Emergence of larval yellow perch, Perca flavescens, in South Dakota lakes: potential implications and hatch dates were described for larval yellow perch, Perca flavescens (Mitchill), captured in surface, otoliths, Perca flavescens, yellow perch. Introduction Yellow perch, Perca flavescens (Mitchill), support

265

Lettuce necrotic yellows virus in New Zealand  

Microsoft Academic Search

Lettuce necrotic yellows virus, found in lettuce (Lactuca saliva L.) and sowthistle (Sonchus oleraceus L.) near Blenheim in 1965 caused severe losses in an Auckland lettuce crop in 1969. The virus was transmitted between S. oleraceus plants by the aphid Hyperomyzus lactucae L., which occurs throughout the year but is least plentiful during winter. Most infectivity in sap extracts was

P. R. Fry; R. C. Close; C. H. Procter; R. Sunde

1973-01-01

266

Yellow River Delta 1989-2009  

NSDL National Science Digital Library

Series of Landsat color images shows China's Huang He (Yellow River) Delta at 5 year intervals from 1989-2009 with changes in growth patterns, channel switching, delta environments, new delta lobe growth, offshore sediment plumes, and results of engineering projects. Explanatory text is included.

Obesrvatory, Nasa E.

267

Phytoplankton and sediments in Yellow Sea  

NASA Technical Reports Server (NTRS)

Sediment and phytoplankton cloud the waters of the Yellow Sea in this true-color MODIS image acquired March 18, 2002. The swirls of sediment appear as a murky brownish blue color, while the phytoplankton are purely blue green and are concentrated around the small island in the lower right corner of the image.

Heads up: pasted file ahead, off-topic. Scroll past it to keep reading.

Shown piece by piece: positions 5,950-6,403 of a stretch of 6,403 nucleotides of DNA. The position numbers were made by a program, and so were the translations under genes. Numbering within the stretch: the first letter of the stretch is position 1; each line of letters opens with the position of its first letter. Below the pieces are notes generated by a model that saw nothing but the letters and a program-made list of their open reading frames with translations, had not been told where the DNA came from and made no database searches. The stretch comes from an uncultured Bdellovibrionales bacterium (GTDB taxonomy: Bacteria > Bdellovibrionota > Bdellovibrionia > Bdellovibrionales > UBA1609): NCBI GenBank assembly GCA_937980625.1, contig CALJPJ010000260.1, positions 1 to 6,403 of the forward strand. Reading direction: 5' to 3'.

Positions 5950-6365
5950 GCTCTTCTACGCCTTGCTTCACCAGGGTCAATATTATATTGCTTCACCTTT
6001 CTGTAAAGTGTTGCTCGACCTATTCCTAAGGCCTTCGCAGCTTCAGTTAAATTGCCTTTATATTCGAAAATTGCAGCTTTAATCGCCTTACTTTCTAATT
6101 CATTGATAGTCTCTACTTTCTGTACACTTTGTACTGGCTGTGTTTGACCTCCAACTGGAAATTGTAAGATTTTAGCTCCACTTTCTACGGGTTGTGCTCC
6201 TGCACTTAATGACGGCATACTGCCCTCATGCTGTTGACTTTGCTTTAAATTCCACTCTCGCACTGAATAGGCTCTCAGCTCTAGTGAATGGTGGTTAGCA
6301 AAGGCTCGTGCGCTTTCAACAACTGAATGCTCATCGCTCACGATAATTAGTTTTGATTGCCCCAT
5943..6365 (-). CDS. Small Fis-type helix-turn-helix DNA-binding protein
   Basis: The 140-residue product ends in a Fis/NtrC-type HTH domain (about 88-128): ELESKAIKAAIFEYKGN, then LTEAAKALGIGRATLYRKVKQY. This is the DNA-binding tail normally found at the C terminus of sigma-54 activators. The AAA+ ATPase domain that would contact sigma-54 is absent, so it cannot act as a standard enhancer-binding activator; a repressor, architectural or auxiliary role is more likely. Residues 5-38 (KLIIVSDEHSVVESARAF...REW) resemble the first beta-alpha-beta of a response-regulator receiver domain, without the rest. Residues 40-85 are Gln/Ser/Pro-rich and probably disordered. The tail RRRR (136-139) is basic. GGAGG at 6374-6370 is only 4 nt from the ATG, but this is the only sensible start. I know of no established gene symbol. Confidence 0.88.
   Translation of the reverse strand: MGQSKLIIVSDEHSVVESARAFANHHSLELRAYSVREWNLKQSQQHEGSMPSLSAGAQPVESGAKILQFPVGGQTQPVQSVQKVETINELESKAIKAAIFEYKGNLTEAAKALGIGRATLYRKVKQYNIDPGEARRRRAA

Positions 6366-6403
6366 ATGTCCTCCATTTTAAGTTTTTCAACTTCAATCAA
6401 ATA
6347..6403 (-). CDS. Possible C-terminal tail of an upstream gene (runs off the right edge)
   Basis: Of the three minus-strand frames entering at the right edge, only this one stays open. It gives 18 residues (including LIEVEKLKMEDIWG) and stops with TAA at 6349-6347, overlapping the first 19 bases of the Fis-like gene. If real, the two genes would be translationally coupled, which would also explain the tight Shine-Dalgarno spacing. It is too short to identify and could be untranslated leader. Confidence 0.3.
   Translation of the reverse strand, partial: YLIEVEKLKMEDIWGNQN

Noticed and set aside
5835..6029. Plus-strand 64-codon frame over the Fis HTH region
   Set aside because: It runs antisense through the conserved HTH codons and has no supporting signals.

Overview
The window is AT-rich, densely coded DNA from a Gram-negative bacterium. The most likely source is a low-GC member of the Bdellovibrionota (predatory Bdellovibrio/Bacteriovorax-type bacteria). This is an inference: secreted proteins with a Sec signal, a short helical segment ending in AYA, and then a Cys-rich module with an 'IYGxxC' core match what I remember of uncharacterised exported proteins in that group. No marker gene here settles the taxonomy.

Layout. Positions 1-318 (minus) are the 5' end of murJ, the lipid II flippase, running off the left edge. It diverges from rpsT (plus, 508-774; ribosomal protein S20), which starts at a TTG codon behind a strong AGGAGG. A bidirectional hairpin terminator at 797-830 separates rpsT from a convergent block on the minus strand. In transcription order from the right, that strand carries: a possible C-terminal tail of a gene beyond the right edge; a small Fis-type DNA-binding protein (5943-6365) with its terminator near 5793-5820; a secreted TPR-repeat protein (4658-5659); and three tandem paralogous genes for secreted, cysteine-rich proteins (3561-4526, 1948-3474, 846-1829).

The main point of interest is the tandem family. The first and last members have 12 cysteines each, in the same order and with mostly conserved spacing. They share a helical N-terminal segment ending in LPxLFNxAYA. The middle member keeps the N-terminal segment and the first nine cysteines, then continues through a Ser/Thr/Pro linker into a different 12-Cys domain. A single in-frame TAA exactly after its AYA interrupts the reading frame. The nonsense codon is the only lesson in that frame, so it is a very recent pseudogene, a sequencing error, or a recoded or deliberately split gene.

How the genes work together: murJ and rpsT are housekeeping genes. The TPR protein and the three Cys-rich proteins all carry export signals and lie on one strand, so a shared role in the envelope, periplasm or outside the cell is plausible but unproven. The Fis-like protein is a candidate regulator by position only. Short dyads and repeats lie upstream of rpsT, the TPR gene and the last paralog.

2002-01-01

268

A Western Yellow-Billed Cuckoo  

USGS Multimedia Gallery

The western yellow-billed cuckoo is a shy, neotropical migrant bird once common throughout the American West; it is currently a candidate for protection under the Endangered Species Act. After spending the winter in South America, western cuckoos arrive in the Western United States beginning in June...

269

Improving Growth in Yellow Perch (Perca flavescens)  

Technology Transfer Automated Retrieval System (TEKTRAN)

Given that the role of the somatotropic axis (e.g. growth hormone and insulin-like growth factor I) in yellow perch growth is uniquely unresolved, and the interplay of sex steroids with the somatotropic axis unknown, research efforts are focused in this area. To accomplish this, we will isolate and...

270

Enzootic transmission of yellow fever virus, Venezuela.  

PubMed

Phylogenetic analysis of yellow fever virus (YFV) strains isolated from Venezuela strongly supports YFV maintenance in situ in Venezuela, with evidence of regionally independent evolution within the country. However, there is considerable YFV movement from Brazil to Venezuela and between Trinidad and Venezuela. PMID:25531105

Auguste, Albert J; Lemey, Philippe; Bergren, Nicholas A; Giambalvo, Dileyvic; Moncada, Maria; Morón, Dulce; Hernandez, Rosa; Navarro, Juan-Carlos; Weaver, Scott C

2015-01-01

271

Yellow-bellied marmots are generalist herbivores  

Microsoft Academic Search

Yellow-bellied marmots (Marmota flaviventris) eat a wide variety of grasses, forbs, and seeds, but do not feed on all items in proportion to their abundance in the environment. In this study, relationships between the marmot diet and estimated protein, water, caloric value, relative biomass, and toxicity of the available plant species were investigated. The epidermis of all forb species did